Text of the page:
Other things, I always keep for those "oh crap" moments: a box of pasta and a jar of Prego in my cupboard. A bag of frozen chicken in my freezer (I'll tell you later about how easy it is to make dinner with frozen chicken). And a bag of potatoes in my potato drawer (not everyone has a potato drawer and I feel really bad about that).
I also, when I'm thinking about it, grab all of the non-perishable ingredients for making the simplest pot of chili. This is, for me, the gastronomical equivalent of stuffing a five dollar bill in the pocket of your coat before you put it away for the season.
When I, one day, do actually make this chili I promise to give you the full recipe. In the meantime, if you buy these things, just wing it. And toss in a packet of taco seasoning. It's beans and tomatoes. What could go wrong? This is my kitchen philosophy.
Now, let's talk about those taters.
You can cut it up in squares, boil it for about 7 minutes, drain off the water, add some butter and a splash of milk and mash it up with a fork and you just made yourself some mashed potatoes. How easy is it to make mashed potatoes? Well I just gave you the recipe--in one sentence. You can do this, you guys!
Let's talk about, specifically, the Dillon's store. I like to go here because they put things on sale and they don't do that at Walmart (in our tiny town, we have two choices for grocers). Granted, some things are more expensive but really not everything. And they put stuff on clearance. Don't get me wrong, I wouldn't recommend that you buy a lot of food on clearance. But you can use your discretion, probably. I would stay away from on-clearance dairy unless I'm for sure going to use it that day (it's a mental block for me, it may be okay for you). Veggies, though, I always buy on clearance. Mostly because they're vegetables so I'm going to use them soon anyway and also because you can get introduced to new things.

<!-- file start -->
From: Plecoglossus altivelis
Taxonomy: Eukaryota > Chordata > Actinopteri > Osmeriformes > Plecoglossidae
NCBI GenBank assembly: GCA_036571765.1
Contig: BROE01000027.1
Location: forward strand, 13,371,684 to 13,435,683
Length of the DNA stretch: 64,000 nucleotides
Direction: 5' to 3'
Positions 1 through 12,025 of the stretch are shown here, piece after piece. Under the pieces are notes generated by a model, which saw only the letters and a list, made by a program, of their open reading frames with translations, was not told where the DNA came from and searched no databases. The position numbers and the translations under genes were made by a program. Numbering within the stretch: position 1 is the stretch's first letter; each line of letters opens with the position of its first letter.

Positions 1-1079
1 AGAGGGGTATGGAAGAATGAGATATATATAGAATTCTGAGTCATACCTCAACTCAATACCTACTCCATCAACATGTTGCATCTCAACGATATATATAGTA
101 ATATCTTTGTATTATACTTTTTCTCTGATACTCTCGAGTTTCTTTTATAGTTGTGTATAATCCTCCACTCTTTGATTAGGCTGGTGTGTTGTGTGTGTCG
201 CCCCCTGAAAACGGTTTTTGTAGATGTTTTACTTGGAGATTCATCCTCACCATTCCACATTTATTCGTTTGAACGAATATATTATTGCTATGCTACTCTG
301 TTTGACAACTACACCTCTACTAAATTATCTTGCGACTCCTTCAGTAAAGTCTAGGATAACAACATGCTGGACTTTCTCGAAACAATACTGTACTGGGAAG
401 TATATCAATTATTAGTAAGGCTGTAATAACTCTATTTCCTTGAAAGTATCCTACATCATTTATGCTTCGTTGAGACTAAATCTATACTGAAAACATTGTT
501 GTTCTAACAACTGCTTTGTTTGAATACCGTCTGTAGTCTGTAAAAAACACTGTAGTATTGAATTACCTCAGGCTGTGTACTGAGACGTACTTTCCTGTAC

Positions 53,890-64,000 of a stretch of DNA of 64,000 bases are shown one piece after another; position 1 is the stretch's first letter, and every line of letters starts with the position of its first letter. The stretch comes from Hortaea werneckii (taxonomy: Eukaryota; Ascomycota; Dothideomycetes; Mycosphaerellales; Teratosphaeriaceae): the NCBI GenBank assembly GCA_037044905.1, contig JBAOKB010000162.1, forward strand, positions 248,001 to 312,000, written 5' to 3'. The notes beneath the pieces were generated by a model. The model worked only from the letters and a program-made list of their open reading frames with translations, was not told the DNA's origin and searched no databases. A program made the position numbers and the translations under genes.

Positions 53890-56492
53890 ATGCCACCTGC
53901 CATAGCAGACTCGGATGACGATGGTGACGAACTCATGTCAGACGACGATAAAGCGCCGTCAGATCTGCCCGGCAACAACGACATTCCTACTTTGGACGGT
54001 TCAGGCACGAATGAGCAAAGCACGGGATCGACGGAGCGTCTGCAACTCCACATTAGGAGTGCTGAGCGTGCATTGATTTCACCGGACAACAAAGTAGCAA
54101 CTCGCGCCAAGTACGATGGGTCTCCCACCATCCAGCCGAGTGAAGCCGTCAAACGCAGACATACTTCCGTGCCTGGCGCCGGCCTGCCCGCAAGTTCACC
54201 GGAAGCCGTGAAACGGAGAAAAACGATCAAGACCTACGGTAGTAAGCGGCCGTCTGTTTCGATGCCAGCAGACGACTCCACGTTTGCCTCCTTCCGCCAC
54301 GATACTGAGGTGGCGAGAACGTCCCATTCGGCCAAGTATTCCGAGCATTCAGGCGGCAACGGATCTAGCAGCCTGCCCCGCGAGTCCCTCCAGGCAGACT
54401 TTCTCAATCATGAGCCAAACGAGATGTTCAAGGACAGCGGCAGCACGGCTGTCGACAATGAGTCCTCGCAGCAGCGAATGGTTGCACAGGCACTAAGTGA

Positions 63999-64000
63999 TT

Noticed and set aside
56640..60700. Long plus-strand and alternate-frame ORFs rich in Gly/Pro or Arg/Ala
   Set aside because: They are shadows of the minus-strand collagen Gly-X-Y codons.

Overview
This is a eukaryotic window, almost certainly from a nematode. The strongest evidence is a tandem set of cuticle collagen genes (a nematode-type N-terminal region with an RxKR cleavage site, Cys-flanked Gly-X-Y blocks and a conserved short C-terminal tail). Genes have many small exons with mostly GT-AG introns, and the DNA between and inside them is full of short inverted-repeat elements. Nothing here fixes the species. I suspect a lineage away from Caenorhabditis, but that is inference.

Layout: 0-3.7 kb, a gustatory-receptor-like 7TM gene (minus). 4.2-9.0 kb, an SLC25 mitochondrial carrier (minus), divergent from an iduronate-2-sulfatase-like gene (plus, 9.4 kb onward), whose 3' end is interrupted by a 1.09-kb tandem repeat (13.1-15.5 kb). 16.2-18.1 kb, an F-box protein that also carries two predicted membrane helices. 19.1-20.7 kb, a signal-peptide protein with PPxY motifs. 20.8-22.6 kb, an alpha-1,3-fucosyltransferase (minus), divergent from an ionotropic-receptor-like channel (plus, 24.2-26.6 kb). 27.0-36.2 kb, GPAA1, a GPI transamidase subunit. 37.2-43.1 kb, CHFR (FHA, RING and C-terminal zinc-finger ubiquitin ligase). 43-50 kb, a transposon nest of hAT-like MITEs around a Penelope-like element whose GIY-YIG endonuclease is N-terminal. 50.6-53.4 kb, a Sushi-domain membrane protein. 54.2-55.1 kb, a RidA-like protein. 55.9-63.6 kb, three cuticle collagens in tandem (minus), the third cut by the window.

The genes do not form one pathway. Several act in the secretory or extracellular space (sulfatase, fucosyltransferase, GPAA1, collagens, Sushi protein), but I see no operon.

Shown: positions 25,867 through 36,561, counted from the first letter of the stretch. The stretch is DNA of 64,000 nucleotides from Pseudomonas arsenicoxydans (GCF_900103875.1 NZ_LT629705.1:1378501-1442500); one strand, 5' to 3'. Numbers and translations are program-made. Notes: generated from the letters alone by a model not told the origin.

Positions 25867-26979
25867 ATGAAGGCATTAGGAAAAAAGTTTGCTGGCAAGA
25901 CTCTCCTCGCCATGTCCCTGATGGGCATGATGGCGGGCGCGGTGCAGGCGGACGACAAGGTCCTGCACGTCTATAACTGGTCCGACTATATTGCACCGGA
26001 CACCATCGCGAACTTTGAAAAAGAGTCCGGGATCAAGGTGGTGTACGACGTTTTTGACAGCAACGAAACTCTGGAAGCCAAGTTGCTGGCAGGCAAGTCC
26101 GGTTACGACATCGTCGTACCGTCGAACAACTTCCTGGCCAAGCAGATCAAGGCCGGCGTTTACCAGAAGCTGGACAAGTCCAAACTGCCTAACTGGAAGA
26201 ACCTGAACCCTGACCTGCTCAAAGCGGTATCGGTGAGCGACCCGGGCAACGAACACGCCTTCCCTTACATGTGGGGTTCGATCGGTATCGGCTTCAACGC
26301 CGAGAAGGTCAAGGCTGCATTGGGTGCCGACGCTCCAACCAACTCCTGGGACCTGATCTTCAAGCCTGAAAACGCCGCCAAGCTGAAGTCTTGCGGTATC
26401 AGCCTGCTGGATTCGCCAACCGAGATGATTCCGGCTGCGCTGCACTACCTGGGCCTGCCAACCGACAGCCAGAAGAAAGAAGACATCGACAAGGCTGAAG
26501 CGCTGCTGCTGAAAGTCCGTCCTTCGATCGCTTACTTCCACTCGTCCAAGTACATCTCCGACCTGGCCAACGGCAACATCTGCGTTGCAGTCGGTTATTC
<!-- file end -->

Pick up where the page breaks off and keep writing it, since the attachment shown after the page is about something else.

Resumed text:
Now, go home, put every thing away and revel at your full pantry and try not to eat everything all at once.
Do you ever stash money in your coats (sometimes I put it in books) for you to find later?
What are your grocery essentials?
Are there any recipes that I've mentioned here that you really want me to expound upon?